If you’re married, you may have questions about eligibility for Social Security spousal benefits. If your spouse doesn’t have a sufficient work and earnings history to earn primary Social Security retirement benefits, he or she may earn a spousal benefit of 50 percent of the beneficiary’s Primary Insurance Amount (PIA) at his or her Full Retirement Age (FRA).
SSA says that the spouse’s base benefit won’t be less than 50 percent of the primary Social Security beneficiary’s PIA, even if the worker claims early retirement benefit or delays claiming these benefits until age 70.
Spousal Benefits Eligibility
In order to claim spousal benefits, he or she must be 62 years or older. If Social Security benefits are claimed at age 62, SSA will reduce the benefits by 8.33 percent per year over the first three years of early retirement plus a five percent reduction for the fourth year.
If a spouse’s FRA is age 66 but he or she decides to claim Social Security retirement benefits at the earliest age of eligibility (age 62), he or she requests benefits four years early. In this scenario, the spouse loses 30 percent of his or her spousal benefits for life:
Although the full retirement benefit to a spouse is available at his or her FRA, Social Security reduces the payment when he or she requests early retirement.
In contrast to the primary Social Security beneficiary’s ability to earn credits for delaying retirement benefits, the spouse can’t earn more than the maximum spousal benefit at his or her FRA.
Even when a spouse is eligible for Social Security spousal benefits at age 62, it can’t be paid until the spouse is actually entitled to it. Entitlement in this scenario means the couple must be married at least a year (and still married) and the primary Social Security beneficiary must file for retirement benefits as well.
A divorced spouse may benefits on the former spouse’s Social Security benefits record but, in order to claim spousal benefits in that scenario, he or she must have been married for 10 years or more. In addition, the divorced spouse must be single. His or her former spouse must be at least 62 years old in order for the divorced spouse to claim benefits from Social Security. If the spouse turns 62 but the primary beneficiary isn’t 62 years old, the spouse isn’t eligible to claim spousal benefits. Review “Benefits for Your Divorced Spouse” at SSA.gov.
Let’s look at some examples relating to eligibility for Social Security spousal benefits.
Married Couple: Spousal Benefits for Homemaker
Marie is 66 years old. She’s never worked outside of the home. She raised children and served the family as a homemaker. She doesn’t have a Social Security earnings record. John, her husband, reaches age 66 (his FRA) in a couple of months. Estimates based on John’s Social Security earnings record say that he will receive about USD 2,000 a month:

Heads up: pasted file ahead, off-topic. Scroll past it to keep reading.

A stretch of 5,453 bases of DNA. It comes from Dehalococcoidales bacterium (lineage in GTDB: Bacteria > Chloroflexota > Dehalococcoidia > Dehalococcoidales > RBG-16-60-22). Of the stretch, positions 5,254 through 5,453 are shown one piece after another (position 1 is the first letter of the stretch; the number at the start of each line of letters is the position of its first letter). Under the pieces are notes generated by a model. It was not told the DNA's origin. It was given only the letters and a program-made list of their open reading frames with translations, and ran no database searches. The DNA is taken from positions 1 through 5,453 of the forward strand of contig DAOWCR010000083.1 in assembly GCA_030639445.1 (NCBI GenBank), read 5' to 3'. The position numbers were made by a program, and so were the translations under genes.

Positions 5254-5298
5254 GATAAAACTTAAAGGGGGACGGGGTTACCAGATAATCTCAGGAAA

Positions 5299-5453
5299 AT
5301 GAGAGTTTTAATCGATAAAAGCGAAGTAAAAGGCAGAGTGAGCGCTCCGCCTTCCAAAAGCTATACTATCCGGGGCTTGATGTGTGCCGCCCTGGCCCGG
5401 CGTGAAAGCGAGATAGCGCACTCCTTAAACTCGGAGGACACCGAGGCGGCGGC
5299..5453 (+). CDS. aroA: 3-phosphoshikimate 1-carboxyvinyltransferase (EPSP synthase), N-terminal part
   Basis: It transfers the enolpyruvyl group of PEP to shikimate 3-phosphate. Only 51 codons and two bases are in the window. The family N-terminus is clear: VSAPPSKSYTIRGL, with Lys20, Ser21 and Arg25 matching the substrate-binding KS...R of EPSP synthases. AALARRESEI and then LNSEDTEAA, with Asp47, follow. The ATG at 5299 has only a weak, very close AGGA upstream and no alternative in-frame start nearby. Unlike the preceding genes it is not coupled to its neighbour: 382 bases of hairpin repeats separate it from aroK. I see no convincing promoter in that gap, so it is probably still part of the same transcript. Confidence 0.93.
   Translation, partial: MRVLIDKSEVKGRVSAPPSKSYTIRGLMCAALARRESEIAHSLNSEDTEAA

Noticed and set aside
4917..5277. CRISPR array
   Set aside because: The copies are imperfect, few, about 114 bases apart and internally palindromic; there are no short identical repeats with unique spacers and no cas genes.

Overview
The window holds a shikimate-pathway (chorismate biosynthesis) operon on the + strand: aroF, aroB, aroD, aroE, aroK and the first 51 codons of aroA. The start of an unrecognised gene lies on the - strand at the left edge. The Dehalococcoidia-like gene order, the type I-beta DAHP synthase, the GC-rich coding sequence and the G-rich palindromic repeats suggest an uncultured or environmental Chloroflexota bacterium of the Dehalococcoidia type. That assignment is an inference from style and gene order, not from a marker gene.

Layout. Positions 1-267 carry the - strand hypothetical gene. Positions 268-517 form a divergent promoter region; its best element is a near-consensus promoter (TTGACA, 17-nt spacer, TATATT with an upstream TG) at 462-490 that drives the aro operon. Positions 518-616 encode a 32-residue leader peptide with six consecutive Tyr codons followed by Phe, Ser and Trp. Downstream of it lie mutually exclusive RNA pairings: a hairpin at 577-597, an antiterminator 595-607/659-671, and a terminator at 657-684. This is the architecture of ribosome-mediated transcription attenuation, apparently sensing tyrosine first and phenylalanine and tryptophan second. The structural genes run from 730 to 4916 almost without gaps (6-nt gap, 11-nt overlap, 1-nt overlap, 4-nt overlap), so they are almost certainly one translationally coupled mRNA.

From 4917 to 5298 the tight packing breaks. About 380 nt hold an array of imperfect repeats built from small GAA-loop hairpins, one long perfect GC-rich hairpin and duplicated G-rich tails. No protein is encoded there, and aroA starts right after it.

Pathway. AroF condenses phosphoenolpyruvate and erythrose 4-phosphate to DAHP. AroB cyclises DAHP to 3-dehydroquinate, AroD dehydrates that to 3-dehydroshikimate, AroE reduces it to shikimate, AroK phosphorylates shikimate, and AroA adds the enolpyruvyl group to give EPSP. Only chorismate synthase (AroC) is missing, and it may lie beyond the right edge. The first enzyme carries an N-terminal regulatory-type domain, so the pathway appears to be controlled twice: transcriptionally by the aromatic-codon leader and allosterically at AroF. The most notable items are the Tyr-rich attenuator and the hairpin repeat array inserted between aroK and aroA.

In this scenario, Marie can’t request Social Security spousal benefits until her husband does.
When John reaches FRA and requests Social Security benefits, Marie will become entitled to approximately USD 1,000 a month. Even though Marie is already at FRA, she can’t claim her spousal benefit until John claims his.
If John decides to delay his Social Security benefits until age 70, Marie is still eligible to receive the full USD 1,000 spousal benefit each month. His accumulation of work credits after FRA won’t affect her. (She can’t earn more.)
A spouse must be both eligible and entitled to the Social Security spousal benefit. He or she is entitled to 50 percent of the primary worker’s PIA even when he or she decides to delay claiming Social Security retirement. It’s necessary for a spouse to claim Social Security spousal benefits because SSA doesn’t automatically send them when the spouse becomes age-eligible and entitled to them.
When a spouse has dual eligibility for spousal and personal Social Security retirement benefits, SSA evaluates the higher of these claims. SSA doesn’t add the total of two claims in that case. Today, submitting a claim for Social Security spousal benefits means that SSA considers the claim as an application for spousal or personal Social Security retirement benefits. For that reason, the spouse can’t request only spousal benefits and delay other eligible retirement benefits. This is an all-or-none application for Social Security benefits.